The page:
“But it is nice when you have a lead to chalk up a run here and there, quickly with one swing. Everybody likes home runs. Those doubles seem to drive in runs and extend innings and get pitch counts up.”
Spanberger’s homer was one hard hit as was a play at first base in the eighth inning that ended with Steve McShane - a freshman running back for Western Illinois - using his forearms to barrel over Arkansas first baseman Cullan Gassaway.
The contact dislodged the ball from Gassaway, but Nomura picked the ball up and retired McShane, who was kicked out of the game.
“ You know that running back ran right over him, didn't he?” Van Horn said. “I don't think there was anything meant by it. What Cullen was thinking, most guys, when you go to get them, they're going to try to avoid you.
“That young man just kept running straight line and next thing you know he's right in the path. He got hammered pretty good. I don't think there was a problem there. Ball rolled straight up the line and Rick picked it up and stepped on the bag. That was pretty good collision. I'm just glad nobody got hurt.”
The two teams will meet again on Sunday with Van Horn planning to start freshman right hander Barrett Loeske.
“He's a kid we thought was going to be one of our better guys coming out of the chute,” Van Horn said. “His first outing it didn't happen and we're like, 'What happened?' Since then he's thrown pretty well. He threw pretty well at Minute Maid.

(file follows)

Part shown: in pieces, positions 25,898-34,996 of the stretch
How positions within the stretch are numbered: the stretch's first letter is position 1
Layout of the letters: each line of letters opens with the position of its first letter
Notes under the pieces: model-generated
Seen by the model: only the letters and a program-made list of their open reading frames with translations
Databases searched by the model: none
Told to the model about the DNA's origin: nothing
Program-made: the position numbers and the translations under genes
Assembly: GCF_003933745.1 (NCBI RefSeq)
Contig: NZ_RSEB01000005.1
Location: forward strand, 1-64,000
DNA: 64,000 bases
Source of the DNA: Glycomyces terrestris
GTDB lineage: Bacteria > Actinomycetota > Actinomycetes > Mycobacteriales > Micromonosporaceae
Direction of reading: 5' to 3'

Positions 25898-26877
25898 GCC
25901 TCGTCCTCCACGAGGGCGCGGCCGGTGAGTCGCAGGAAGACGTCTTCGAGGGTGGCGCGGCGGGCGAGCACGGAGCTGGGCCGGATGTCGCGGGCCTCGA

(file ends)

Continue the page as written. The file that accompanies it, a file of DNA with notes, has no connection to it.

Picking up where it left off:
“His last outing here he threw the ball well against Gonzaga. He went through their lineup once. We're not asking him to give us five innings. We'd just like him to go out there and fill up the zone for a couple, three innings and we'll go from there.”
James Teague, who has had the flu since Thursday and missed the first two games, should be back and pitch some on Sunday as well.
Van Horn hopes to continue a run of good pitching that has occurred the past few days after the Razorback staff was shellacked in a 15-10 home loss to Gonzaga on Wednesday.
“A lot better than we did Wednesday,” Van Horn said. “That was a bad day. That was a real bad day. They took it personal. They all took it to heart and they wanted to make a big change. So far in this series they've done it.
“The key is just working ahead in the counts. Keaton will be all right. I have a lot of confidence in him. He's usually ahead in the count, and when he is he's pretty good. He's the only one really the first two ball games (in this series) who hasn't commanded his pitches.”
Chad Spanberger launches his two-run blast.
Arkansas pitcher Blaine Knight pumps his first after getting out of a bases-loaded jam in the fourth inning.\